We spent a week camping on a hill overlooking the beach and everyday we hiked on different trails. We saw several koalas and an amazing array of birds including kookaburras, parrots, parakeets and cockatiels. We hiked along beaches and roads, over hills, through bushland and forests on trails lined with giant boulders. The most well known trail is probably The Fort's Walk which culminates in a 360 degree view of the coastline and the coral sea.
There are a variety of trails available, most of them short (up to two and a half hours long), but hugely rewarding. It's a 'get-back-to-nature' island with some great walks that provide some relaxing and highly enjoyable hiking experiences.
Hermits Rest, Grand Canyon, Arizona, USA
Like a journey to the centre of the earth, a trail into the depths of The Grand Canyon. As you descend down the steep pinion lined trail, there are beautiful views of Hermit Creek Canyon. We stopped at Dripping Springs, where we re-filled our water bottles and continued to the mighty Colorado River. We ate and slept by the roaring rapids, taking in the wonder of the canyon before making our ascent the following morning.
Hampi, Karnataka, India
A very cool stomping ground. Hampi is a world UNESCO site where an abundance of fourteenth century ruins are scattered amongst huge and numerous boulders. We spent several days (in extreme heat!) exploring the ancient temples, baths and monuments. Hampi is situated by the Tungabhadra River amidst lush palms. It's a magical, laid back place and a joy to hike around. You are never too far away from one of the numerous cafes for a rejuvenating break and a mango smoothie!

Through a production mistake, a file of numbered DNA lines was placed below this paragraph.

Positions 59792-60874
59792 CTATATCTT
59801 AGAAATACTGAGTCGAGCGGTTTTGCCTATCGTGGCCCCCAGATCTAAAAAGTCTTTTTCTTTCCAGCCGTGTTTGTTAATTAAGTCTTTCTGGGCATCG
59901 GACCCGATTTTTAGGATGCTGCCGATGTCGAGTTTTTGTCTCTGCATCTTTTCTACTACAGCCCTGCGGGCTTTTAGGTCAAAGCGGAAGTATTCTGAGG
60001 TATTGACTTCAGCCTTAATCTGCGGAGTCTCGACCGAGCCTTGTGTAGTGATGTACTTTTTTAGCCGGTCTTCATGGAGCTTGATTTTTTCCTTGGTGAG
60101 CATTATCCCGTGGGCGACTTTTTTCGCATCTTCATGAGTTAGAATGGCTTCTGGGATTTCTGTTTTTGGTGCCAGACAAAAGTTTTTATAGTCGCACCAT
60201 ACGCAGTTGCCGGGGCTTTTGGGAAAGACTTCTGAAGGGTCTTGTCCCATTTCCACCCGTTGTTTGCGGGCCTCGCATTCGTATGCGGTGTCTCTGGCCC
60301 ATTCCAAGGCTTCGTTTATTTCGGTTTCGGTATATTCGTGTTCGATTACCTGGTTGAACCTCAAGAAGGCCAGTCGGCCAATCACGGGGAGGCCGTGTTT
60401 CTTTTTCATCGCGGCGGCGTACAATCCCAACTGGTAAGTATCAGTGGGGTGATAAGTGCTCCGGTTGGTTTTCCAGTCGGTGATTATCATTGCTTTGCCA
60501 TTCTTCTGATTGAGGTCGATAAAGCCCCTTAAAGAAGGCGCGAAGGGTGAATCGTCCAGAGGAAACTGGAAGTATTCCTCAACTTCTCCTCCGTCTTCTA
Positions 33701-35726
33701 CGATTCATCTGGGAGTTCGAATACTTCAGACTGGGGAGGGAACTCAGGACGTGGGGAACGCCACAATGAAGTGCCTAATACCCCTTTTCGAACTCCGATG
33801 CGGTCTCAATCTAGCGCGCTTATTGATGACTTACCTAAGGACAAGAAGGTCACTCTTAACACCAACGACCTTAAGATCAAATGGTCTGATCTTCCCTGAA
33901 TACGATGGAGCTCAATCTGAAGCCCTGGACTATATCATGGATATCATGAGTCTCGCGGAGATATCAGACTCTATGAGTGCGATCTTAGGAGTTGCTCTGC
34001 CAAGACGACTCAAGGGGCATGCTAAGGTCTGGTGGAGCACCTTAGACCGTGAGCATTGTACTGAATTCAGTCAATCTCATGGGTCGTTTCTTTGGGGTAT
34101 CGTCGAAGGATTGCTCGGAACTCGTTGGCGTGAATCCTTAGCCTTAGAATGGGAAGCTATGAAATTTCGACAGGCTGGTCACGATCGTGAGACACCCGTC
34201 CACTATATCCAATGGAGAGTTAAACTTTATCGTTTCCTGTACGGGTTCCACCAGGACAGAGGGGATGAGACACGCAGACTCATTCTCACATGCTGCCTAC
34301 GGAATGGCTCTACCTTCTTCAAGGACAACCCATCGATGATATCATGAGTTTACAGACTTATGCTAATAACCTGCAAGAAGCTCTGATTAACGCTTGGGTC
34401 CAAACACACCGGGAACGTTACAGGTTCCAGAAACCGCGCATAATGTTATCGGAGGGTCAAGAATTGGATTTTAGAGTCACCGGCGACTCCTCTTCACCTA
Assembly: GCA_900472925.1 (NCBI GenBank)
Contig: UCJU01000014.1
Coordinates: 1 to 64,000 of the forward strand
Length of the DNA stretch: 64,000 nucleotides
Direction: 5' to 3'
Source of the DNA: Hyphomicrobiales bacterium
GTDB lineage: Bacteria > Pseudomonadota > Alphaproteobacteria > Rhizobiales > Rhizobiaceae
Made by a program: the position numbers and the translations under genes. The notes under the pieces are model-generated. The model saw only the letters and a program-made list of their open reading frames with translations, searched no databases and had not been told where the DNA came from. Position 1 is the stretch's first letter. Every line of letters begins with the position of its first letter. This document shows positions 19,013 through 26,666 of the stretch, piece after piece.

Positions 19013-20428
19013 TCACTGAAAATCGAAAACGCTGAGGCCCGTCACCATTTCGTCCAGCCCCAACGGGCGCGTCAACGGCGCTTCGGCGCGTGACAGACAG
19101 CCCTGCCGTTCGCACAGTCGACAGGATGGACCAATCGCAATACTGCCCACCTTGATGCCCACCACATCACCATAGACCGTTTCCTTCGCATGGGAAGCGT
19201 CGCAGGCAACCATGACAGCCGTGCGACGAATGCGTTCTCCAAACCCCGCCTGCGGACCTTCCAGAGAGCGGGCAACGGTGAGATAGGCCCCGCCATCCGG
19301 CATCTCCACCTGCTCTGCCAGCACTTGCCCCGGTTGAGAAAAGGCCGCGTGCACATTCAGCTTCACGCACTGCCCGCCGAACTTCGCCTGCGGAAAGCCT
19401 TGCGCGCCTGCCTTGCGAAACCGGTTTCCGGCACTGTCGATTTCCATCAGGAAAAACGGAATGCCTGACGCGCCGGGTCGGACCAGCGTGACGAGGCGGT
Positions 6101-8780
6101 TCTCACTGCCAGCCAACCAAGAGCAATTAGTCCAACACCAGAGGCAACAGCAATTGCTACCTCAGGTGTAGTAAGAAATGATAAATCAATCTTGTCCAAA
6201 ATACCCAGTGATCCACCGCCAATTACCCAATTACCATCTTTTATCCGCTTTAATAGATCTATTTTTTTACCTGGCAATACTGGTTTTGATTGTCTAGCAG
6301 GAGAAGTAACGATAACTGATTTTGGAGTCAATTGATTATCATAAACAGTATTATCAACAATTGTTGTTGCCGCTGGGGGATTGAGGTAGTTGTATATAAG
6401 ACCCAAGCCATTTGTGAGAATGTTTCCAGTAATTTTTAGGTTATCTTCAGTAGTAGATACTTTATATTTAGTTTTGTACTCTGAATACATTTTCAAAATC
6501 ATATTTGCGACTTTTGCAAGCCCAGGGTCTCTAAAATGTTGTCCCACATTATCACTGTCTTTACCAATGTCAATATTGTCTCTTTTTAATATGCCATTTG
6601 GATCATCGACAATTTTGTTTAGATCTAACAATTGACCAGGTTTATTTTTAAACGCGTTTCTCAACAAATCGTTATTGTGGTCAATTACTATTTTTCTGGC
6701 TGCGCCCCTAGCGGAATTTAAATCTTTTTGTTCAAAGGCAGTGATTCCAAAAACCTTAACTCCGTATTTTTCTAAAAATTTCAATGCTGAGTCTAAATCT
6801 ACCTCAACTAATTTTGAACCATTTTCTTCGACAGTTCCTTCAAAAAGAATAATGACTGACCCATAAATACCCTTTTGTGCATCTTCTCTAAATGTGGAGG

Hawaii Volcanoes National Park, Big Island, Hawaii, USA
We pitched our tents at the lovely Namakanipaio campsite. At four thousand feet above sea level, the lush field was surrounded by eucalyptus trees and a cool place to spend a couple of nights. Having settled in, we set off tho explore the spectacular Volcanoes National Park.
Home to the worlds most active volcano, Kilauea, we hiked through a landscape of calderas, lava tubes, steam vents, rainforest and craters. There are trails of varying difficulty between one and fourteen miles long.
On The Chain Of Craters Road we drove as far as we could, until lava covered the road and we had to park up and start walking. Across the lava we trudged until we could see the plume of steam rising where the lava flow hits the ocean. An amazing sight.
Hawaii Volcanoes National Park is an awe-inspiring corner of the world, and an example of nature at its most powerful and beautiful.
The Inca Trail, Peru
One of the most iconic treks in the world, The Inca Trail winds its way through twenty six miles of valleys, mountain passes and ruins.
We went to Peru with our friends Anton, Grant and Simon and joined a few others on the organised trek leaving from Cusco. You can't hike the Inca Trail independently - you have to have a guide and a permit.
The first day was reasonably easy as we followed the Urumba River on a gradually inclining trail. We stood to one side as lamas gallivanted past us. The second day was a tough one. Altitude sickness, the highest point named Dead Woman's Pass at 13776 feet, along with extreme weather conditions from searing heat to freezing winds, made it a challenging day. Dead Woman's Pass was close to being renamed Two Dead Women Pass that day!